A long overdue proposal to protect most streams and wetlands, released by the Obama administration in March 2014, will ensure that the drinking water for nearly one third of all Americans is no longer at risk of pollution. Make sure your voice is heard today! President Obama and the Environmental Protection Agency need to know that you want to protect our water!
It’s pretty simple - all water is connected. Even kids understand that. The health of our rivers, lakes, and bays depend on the streams and wetlands that flow into them. The health of our nation’s rivers, lakes, and bays depends on the network of small streams and wetlands that flow into them. Tell EPA and the Army Corps that you support the proposal to #ProtectCleanWater today.
WASHINGTON, DC – This week the Government Accountability Office released DRINKING WATER: EPA Program to Protect Underground Sources from Injection of Fluids Associated with Oil and Gas Production Needs Improvement, the results of its two year investigation into the Environmental Protect Agency’s (EPA) Underground Injection Control (UIC) program. Clean Water Action welcomes this much needed investigation into oversight challenges in the UIC program and calls on EPA to implement the recommendations detailed within the report (view the report here).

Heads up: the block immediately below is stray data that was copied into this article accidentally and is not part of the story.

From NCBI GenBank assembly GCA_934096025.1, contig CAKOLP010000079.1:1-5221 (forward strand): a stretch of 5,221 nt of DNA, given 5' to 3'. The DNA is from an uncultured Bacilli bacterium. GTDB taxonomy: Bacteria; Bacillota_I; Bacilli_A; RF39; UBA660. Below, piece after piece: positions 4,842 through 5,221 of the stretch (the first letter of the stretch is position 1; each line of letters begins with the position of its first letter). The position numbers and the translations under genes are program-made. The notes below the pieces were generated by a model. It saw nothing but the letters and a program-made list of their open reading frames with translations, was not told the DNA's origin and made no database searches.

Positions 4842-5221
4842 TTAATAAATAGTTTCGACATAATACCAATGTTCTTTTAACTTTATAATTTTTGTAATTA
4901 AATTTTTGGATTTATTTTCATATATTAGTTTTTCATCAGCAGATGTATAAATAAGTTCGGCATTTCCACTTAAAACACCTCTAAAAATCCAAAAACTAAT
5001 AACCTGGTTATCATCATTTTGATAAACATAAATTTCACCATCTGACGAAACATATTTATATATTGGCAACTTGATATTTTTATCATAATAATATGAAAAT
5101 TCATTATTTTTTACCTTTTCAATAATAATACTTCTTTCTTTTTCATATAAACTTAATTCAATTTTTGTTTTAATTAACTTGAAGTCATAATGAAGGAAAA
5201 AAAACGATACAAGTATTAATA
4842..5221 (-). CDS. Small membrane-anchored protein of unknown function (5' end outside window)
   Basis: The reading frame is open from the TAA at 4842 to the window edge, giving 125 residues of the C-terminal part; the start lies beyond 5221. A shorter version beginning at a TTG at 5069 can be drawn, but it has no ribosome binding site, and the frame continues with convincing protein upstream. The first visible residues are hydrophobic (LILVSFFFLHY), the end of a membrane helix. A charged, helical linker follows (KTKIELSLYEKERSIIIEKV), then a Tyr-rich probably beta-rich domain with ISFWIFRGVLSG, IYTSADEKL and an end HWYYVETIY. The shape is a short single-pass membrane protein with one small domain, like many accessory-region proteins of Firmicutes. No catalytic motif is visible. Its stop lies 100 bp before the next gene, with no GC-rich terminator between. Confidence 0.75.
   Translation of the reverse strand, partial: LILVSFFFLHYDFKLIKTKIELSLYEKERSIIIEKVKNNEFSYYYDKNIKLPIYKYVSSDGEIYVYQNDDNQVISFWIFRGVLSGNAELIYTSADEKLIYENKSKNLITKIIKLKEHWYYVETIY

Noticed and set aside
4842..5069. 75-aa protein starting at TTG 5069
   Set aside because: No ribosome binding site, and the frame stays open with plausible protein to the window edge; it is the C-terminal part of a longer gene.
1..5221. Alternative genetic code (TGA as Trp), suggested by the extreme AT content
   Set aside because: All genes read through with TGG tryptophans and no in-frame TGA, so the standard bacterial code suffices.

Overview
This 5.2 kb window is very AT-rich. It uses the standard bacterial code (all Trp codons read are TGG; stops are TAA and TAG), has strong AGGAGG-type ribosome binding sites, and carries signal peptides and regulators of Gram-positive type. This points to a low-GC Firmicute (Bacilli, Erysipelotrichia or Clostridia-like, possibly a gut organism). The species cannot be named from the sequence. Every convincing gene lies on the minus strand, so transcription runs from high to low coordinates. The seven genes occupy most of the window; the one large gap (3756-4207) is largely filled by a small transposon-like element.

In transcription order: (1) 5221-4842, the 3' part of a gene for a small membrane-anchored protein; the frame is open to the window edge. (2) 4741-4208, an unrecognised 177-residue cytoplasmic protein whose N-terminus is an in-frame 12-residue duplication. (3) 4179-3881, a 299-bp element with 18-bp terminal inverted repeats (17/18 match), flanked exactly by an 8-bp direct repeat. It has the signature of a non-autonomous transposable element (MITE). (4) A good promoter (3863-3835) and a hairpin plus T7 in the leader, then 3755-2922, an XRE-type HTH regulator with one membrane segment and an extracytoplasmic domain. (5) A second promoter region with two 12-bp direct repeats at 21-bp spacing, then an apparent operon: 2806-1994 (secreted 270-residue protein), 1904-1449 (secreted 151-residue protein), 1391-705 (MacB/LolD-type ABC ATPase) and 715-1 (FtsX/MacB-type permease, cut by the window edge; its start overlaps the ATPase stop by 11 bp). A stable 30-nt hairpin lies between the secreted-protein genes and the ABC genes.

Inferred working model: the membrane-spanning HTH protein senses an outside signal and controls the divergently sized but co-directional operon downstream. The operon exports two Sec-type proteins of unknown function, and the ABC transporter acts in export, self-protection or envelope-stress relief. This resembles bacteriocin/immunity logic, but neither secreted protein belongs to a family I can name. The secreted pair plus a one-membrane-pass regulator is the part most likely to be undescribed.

The Senate will soon allow votes on a bunch of dirty water amendments to spending bills. One of these amendments would stop the Administration from finalizing the proposal to restore protections to nearly 20 million acres of wetlands and half the nation’s streams. More than 200,000 people have already said they support of these protections and hundreds more submit comments every day. We can’t let this undemocratic, dirty water amendment pass – tell the Senate that you won’t be silenced.
The Environmental Protection Agency is taking public comments on whether to close the loopholes that allow corporations and big polluters to dump unlimited amounts of carbon pollution from power plants into our air. This same pollution is already having devastating effects on water from Chesapeake Bay to the Great Lakes to the Colorado River and is putting our agricultural and tourism industries at risk.